“There are numerous technological problems that must first be solved with fuel cells, and I am trying to contribute to the solution for membrane stability,” Schlick says.

Personal interaction

Schlick describes her research approach as a team effort. An undergraduate can help the process by running a series of calculations. A graduate student or post-doctoral fellow can run ESR experiments on a spectrometer to measure the lifetime of a specific polymer. Other researchers can study the effect of certain conditions on polymers degradation and stability.

“We all contribute to the project and it’s a cumulative effort,” Schlick says. “There is almost no project on which I am the sole author. My job is to provide funds for research, select the specific topics of study, help in interpretation of the results, and in writing the papers.”

Collaboration with her students helps her keep up a busy publishing schedule of as many as 10 scientific papers a year.

Schlick teaches physical chemistry, polymer chemistry and spectroscopy. The courses are part of a chemistry curriculum that provides a broad base of knowledge that will be useful for students who advance to graduate school in chemistry, medical school or dental school. She likes to utilize the laboratory for teaching as well as research.

“The best place to work with the students is in the lab,” Schlick says. “Students have excellent ideas … and cooperating with them helps me generate new ideas.”

The interest and concern that Schlick demonstrates for her students and colleagues fits in well with UDM’s educational approach.

“What makes UDM very special,” she says, “is that we try to maintain direct communication between the instructor and the student.”

t UDM since 1983, but the world has been her classroom as well.

She has held visiting professorships in Italy, Germany, France, Israel and Japan. In 2003, she was awarded an honorary doctorate by Linköping University in Sweden.

Her network of contacts extends to more than a dozen countries, and that is reflected in the diversity of international students who come to study at UDM. In the last year she has worked with students and visiting scientists from Bosnia, Japan, Poland, Romania, Sweden, Syria, and Russia.  

Fuel cell research

Currently Schlick and her colleagues are working on three separate research projects on polymer degradation and stability in fuel cells funded by a four-year grant from the National Science Foundation running through 2008, as well as grants from the Fuel Cell Activity Center of General Motors and Ford Motor Company. Schlick and her research teams are studying polymeric membranes that regulate the flow of oxygen, hydrogen, and other molecules between the two main chambers in a fuel cell. Polymers are big molecules built like a string of beads that can degrade over time when exposed to certain conditions.

“The membrane has a very important function, and if it degrades, the whole fuel cell will not function properly,” Schlick says.

The ESR techniques developed in Schlick’s laboratory allow the researchers to identify the specific fragments that break off from polymer molecules as part of the degradation process.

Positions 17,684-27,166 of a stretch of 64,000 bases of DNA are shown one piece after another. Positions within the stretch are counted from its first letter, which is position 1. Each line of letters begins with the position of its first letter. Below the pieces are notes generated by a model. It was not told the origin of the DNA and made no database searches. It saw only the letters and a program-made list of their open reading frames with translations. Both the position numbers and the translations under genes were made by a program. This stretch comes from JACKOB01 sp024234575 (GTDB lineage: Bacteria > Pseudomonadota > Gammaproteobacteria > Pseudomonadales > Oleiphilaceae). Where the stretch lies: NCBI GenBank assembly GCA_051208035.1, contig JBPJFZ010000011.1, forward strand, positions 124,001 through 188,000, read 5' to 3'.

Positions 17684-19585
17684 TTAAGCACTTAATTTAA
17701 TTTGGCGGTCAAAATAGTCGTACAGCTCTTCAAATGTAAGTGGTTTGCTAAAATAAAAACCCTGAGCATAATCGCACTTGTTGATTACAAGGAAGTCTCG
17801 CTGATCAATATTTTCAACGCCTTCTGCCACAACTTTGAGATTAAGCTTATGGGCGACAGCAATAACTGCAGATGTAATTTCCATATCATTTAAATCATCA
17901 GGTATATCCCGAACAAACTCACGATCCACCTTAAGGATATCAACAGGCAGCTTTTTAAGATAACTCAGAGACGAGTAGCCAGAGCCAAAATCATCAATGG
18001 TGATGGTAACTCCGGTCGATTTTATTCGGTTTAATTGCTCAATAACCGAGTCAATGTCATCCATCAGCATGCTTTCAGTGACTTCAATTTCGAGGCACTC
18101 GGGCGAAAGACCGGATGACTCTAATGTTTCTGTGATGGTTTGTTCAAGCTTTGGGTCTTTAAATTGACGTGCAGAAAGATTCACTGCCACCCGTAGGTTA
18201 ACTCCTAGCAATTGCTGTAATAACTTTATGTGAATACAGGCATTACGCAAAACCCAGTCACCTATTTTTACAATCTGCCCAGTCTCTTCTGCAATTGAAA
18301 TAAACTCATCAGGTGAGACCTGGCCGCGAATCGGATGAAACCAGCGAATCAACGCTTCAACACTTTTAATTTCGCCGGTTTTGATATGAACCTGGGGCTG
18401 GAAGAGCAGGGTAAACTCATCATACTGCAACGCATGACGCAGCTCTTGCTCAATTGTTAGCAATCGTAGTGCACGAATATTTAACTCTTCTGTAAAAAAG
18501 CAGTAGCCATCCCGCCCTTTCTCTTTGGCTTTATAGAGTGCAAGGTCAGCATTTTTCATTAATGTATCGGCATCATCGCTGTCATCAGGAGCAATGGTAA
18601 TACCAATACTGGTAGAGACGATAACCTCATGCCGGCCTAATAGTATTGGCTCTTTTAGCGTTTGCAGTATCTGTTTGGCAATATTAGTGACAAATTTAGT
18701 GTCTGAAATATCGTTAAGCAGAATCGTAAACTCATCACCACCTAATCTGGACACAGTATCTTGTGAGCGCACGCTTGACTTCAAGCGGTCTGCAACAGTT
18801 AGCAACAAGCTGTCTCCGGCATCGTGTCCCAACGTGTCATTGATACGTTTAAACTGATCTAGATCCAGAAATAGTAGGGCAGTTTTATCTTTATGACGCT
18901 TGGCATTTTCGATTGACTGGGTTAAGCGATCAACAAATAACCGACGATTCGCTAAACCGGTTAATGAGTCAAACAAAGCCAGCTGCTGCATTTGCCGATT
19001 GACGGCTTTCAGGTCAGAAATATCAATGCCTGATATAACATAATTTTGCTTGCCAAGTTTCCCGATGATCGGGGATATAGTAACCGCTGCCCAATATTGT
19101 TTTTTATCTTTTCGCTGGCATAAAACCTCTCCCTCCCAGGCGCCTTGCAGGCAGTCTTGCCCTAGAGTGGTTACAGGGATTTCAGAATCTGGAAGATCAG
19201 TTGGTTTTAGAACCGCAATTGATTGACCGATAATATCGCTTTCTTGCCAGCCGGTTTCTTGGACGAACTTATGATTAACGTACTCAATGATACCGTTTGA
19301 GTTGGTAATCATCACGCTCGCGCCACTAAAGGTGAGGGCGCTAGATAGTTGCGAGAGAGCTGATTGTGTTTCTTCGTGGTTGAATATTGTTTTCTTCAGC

“We can tell what exposure to heat, air and UV radiation will do to the materials,” Schlick says.
Since her team is working on fundamental scientific research, commercial applications of these fuel cell projects may be “many years” in the future.

“There are numerous technological problems that must first be solved with fuel cells, and I am trying to contribute to the solution for membrane stability,” Schlick says.

Personal interaction

Schlick describes her research approach as a team effort. An undergraduate can help the process by running a series of calculations. A graduate student or post-doctoral fellow can run ESR experiments on a spectrometer to measure the lifetime of a specific polymer. Other researchers can study the effect of certain conditions on polymers degradation and stability.

“We all contribute to the project and it’s a cumulative effort,” Schlick says. “There is almost no project on which I am the sole author. My job is to provide funds for research, select the specific topics of study, help in interpretation of the results, and in writing the papers.”

Collaboration with her students helps her keep up a busy publishing schedule of as many as 10 scientific papers a year.

Schlick teaches physical chemistry, polymer chemistry and spectroscopy. The courses are part of a chemistry curriculum that provides a broad base of knowledge that will be useful for students who advance to graduate school in chemistry, medical school or dental school. She likes to utilize the laboratory for teaching as well as research.

“The best place to work with the students is in the lab,” Schlick says. “Students have excellent ideas … and cooperating with them helps me generate new ideas.”

The interest and concern that Schlick demonstrates for her students and colleagues fits in well with UDM’s educational approach.

“What makes UDM very special,” she says, “is that we try to maintain direct communication between the instructor and the student.”